I love DJ Mix CD's but I hate when the 'iTunes shuffle' turns it into a convoluted mess of song snippets
Maybe it's akin to enjoying whole album sides, vs. the single-song download of this day and age, but I prefer the DJ mix as the DJ designed it. It should be a simple thing to rip the CD as one long track, keeping the overall vibe and flow of the set as a whole. It's not.
If you use iTunes to 'rip' your source audio files to MP3 files, it also immediately includes ID3 tags, including rarely-used data such as track length. This makes 'joining' MP3 files a pain, as the ID3 tag information is lumped into the file (usually after the song/music information), and iTunes ignores the actual length of the track, and instead, relies on the internal counter. In order to counteract this, we'll specifically remove all ID3 tags from the MP3 files, making them suitable to join.
It's not as simple as checking boxes in iTunes and hoping the information goes away. The ID3 tags may be empty, but the XML container is still present, adding a few kilobytes of useless data to your MP3 files. Plus, there's no easy way of removing song length from ID3 tags with iTunes.
Mashing the MP3's
In this case, we'll mash together the latest release from Girl Talk, called 'All Day', this album was released as multiple MP3 files (and as a single mix), and I want to join my local copy into a continuous mix.
We'll use this free application to remove all ID3 tags (both Versions 1 and 2).
http://homepage.mac.com/gweston/macware/StripID3.zip Update 2013: Upon downloading and running StripID3, you're presented with a dialog box to select the MP3 files you want to work on. Simple select all the files in the folder (you'll note I made a copy of the MP3's in case I mess up)
Almost as quick as it started, you're done. The files have all been processed. These MP3 files only had ID3v2 tags in them, and StripID3 removed them. Next up, go run the Terminal application, and we'll do a bit of command-line magic to 'join' the MP3 files.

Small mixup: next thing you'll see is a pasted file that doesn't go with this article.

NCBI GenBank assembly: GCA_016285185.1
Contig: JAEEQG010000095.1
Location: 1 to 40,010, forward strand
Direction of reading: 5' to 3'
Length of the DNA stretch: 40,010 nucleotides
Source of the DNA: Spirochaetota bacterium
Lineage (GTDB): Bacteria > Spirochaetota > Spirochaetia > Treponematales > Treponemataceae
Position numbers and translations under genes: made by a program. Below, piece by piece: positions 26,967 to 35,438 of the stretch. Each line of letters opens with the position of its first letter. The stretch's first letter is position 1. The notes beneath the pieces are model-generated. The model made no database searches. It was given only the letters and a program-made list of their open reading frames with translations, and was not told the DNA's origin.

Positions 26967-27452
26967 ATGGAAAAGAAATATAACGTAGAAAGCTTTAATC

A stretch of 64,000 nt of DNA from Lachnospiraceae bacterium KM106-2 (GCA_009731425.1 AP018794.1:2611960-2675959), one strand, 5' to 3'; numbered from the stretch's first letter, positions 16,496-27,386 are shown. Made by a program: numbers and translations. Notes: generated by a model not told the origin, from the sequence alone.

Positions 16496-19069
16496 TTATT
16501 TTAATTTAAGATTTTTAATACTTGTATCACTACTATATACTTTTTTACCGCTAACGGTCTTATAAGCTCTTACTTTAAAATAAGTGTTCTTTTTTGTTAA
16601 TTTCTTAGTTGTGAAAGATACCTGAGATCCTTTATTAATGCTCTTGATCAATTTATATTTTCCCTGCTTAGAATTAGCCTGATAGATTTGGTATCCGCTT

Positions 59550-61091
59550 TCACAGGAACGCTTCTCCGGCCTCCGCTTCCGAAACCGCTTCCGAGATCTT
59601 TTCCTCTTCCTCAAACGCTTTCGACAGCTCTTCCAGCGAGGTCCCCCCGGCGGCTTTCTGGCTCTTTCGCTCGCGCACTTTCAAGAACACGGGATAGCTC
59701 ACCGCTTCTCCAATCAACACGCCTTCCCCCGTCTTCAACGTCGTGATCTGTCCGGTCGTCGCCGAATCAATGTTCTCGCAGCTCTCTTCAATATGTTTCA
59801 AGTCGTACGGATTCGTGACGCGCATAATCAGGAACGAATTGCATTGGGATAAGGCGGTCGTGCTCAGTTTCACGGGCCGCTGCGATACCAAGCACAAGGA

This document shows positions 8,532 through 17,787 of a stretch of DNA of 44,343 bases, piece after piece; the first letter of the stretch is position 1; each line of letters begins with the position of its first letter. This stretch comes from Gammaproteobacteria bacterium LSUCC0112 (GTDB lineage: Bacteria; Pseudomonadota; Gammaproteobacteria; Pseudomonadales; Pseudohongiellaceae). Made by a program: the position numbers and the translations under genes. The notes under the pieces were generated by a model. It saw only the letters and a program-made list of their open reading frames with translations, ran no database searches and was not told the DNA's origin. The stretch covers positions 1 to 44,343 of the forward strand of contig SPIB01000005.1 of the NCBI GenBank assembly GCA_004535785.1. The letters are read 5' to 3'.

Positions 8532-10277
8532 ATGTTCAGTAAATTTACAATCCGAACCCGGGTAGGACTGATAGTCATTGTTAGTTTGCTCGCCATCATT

To start, you need to
cd to the working directory of MP3 files. I simply type
cd then space bar, then drag & drop the folder I'm working with into the Terminal window, then hit return. The drag and drop action passes the directory information into the window, making it so you don't have to type the longhand directory structure.
Now that you're in the working directory, type
ls and hit return, you'll see the list of MP3 files you'll be joining. As they're already in alphabetical order, they're ready to be joined. This step isn't required, it's just to get you used to looking inside directories with the command line.
Next, the most complicated of Terminal commands: we'll be using the
cat command to join the mp3 files. Type
cat *.mp3 >> result.mp3 then hit return.
This simple command basically says to select all the files that end in .mp3 in this directory, and join them into a file named 'result.mp3′. This procedure is also pretty fast, and you'll note the 'new' joined file in the same directory. In my illustrated version above, you'll note in my illustration that I named my file 'AllDay.mp3′, which is the album name. I discovered this hint on one of my favorite sites, Mac OS X Hints.
Simply drag the resulting file into iTunes, and re-add the ID3 tag information. Since the album is already in the database, the auto-finish makes this step pretty quick and painless. You can even copy the art from the original files into the new combined MP3.
If you don't remove the ID3 tags, the newly joined file will be huge (the combination of all the files) but only have a run length of the first track, and it'll stop after it reaches that point in playback.
- Use iTunes to 'rip' the files into MP3 format.
- Make a copy of the MP3 files as a backup
- Strip the ID3 Tags from the MP3 files, using free StripID3 software
- Use the
catcommand in the terminal to join the MP3 files free of ID3 tags
- Re-import the new joined original into iTunes, note the new length!
- Re-add meta-data and ID3 tags... This is the slightly annoying part, but still free!